In the sales profession, the primary driving factor that evaluates success is selling more product. This factor is at the core of measuring sales success and getting noticed within an organization. Based on this common-sense evaluation, an entire industry operates in the background to teach salespeople how to sell better. If an organization wants to improve sales it will try to steer its sales professionals into more sales education which is easily accessible. There are a large variety of sales experts out there with their own unique approaches to selling more efficiently. The is saturated with everything from books, videos, and programs to go along with sales education. In reality, only, a hand full of these “experts” have really come up with a truly ground-breaking method that changes the way people perceive and performing the act of selling.

There is one problem that plagues most sales education. The emphasis is getting the sales experience just right in a single opportunity. Some examples are: how to be a good listener, how to ask the right questions, effective price negotiation, and other elements which we consider ‘tactical selling’. Tactical selling strategies are very important – effective direct communication with a customer is at the heart of selling. However, a sales professional has numerous opportunities to sell. A salesperson can have many deals competing for focus and time. In our experience sales individual have as many as over a hundred open sales opportunities at once. Having so many opportunities prevents the facilitation of enough time for direct customer interface.

Depending on the market and the product, a sales professional could be working on anywhere between ten to over a hundred opportunities. The challenge is; which opportunity should be worked on first and how much time and focuses should be allocated? What is the priority of one opportunity over another? This is a challenge because any size sales portfolio has a wide variety of unique elements. Deals can vary in size, complexity, and potential to the individual’s chance to win or lose the opportunity.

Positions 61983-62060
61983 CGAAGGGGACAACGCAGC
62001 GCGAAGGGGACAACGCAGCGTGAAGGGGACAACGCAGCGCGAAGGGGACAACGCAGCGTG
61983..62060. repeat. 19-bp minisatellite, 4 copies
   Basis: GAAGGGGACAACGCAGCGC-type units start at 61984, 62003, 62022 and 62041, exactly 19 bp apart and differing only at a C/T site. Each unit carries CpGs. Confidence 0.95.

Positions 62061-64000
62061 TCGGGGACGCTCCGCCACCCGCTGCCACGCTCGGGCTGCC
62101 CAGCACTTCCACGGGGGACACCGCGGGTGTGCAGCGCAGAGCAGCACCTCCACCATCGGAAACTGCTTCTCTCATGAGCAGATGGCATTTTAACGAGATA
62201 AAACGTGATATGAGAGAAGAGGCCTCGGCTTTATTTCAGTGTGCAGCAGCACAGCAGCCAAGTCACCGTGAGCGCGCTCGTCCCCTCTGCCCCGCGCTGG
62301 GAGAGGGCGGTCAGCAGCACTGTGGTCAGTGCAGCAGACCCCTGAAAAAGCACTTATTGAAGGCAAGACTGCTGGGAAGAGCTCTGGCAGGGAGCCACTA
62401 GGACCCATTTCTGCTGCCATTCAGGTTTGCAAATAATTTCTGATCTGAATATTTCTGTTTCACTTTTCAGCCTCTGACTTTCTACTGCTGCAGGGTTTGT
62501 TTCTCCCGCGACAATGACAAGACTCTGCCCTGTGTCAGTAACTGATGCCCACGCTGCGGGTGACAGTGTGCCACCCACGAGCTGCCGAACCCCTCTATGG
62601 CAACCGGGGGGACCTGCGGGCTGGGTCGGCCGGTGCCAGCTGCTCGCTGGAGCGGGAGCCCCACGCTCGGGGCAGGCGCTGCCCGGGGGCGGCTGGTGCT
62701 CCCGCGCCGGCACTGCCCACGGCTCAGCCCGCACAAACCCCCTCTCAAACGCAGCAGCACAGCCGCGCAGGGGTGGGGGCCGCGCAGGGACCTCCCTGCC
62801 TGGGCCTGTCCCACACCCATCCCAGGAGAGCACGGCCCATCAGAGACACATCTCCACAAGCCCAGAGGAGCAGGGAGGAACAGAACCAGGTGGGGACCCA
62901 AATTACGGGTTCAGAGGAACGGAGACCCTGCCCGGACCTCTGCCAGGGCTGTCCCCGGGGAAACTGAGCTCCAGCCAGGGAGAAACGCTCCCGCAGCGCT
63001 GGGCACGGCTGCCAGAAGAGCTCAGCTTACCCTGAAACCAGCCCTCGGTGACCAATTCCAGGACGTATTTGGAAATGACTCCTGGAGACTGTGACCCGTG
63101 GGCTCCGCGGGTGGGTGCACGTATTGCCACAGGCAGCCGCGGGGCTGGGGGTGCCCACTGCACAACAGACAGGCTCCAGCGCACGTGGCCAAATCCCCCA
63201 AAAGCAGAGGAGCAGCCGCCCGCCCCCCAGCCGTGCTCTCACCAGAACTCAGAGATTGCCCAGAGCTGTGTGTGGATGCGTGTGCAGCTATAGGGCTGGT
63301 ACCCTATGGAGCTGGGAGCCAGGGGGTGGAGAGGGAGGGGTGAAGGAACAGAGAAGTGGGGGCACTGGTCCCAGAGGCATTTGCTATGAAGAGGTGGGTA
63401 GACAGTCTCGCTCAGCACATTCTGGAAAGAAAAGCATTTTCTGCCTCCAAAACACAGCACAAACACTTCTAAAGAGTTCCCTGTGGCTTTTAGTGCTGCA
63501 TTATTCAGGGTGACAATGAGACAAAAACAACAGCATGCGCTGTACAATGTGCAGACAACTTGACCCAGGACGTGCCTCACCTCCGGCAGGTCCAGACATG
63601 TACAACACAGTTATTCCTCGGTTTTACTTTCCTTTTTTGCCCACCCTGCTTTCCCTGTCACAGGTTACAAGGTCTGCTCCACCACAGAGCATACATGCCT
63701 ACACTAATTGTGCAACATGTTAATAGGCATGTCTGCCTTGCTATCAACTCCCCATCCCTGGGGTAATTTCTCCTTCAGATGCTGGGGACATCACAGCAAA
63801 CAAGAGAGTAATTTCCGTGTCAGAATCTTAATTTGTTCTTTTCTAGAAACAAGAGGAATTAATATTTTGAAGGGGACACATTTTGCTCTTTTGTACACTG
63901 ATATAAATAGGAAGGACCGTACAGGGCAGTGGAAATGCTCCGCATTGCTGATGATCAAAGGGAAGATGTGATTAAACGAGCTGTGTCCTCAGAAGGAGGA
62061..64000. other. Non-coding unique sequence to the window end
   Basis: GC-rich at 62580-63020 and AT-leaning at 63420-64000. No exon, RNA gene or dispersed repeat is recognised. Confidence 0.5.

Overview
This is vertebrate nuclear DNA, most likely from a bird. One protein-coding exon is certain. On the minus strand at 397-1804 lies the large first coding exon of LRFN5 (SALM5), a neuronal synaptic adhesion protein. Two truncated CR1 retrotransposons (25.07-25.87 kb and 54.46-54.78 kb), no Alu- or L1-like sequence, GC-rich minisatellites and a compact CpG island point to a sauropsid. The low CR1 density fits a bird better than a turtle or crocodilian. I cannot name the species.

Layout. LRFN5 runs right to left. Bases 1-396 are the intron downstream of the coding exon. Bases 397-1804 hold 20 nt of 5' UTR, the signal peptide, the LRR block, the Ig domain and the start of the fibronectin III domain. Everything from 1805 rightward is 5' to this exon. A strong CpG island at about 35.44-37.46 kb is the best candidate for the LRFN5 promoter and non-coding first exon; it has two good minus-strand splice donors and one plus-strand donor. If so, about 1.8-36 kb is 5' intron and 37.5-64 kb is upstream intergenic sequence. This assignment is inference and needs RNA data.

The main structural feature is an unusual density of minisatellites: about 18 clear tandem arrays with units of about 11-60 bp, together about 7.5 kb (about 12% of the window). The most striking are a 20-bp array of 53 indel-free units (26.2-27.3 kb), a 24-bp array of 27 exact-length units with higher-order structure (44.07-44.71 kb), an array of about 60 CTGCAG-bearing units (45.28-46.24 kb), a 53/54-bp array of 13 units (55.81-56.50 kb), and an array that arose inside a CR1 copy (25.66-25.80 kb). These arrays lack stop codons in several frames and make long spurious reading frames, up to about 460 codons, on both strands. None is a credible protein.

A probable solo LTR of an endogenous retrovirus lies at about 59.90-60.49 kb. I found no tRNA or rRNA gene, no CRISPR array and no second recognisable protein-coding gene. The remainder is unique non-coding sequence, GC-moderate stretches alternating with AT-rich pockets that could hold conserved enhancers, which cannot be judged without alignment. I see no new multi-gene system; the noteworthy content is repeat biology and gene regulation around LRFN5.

This is the reason SalesWays has developed a course and a product to support sales professional with Sales Automation via Opportunity Portfolio Management.

OPM delivers sales professionals to engage into their opportunity portfolio like they would financial investments. There are many parallels between a sales portfolio and a financial investment portfolio. The goal is to tweak and improve the content of the portfolio to produce the greatest overall value in each opportunities’ sales cycle timeframe. Opportunity Portfolio Management shows a way to slice through the preconceived evaluating of a sales opportunity and states that there is an intrinsic value to the opportunity, not currently realized in the selling process. For example, using the analogy of a stock market analyst who follows fundamental analysis typically looks at both qualitative (business model, leadership, policy etc.) and quantitative (the hard numbers) aspects of a business to see if the business is currently out of favor with the market and is worth much more than its current valuation. In a similar way discovering the intrinsic value in sales and working the opportunity can uncover a potential that was previously unknown.

Placing emphasis on intrinsic value allows the opportunity portfolio to be prioritized in a way that a fundamental element can be realized. Now the focus and time can be properly distributed by the sales professional. Knowing that resources are efficiently allocated between opportunities. This increases the bottom line potential for more sales to go to completion. As mentioned earlier successful selling is the end goal for all sales teams everywhere.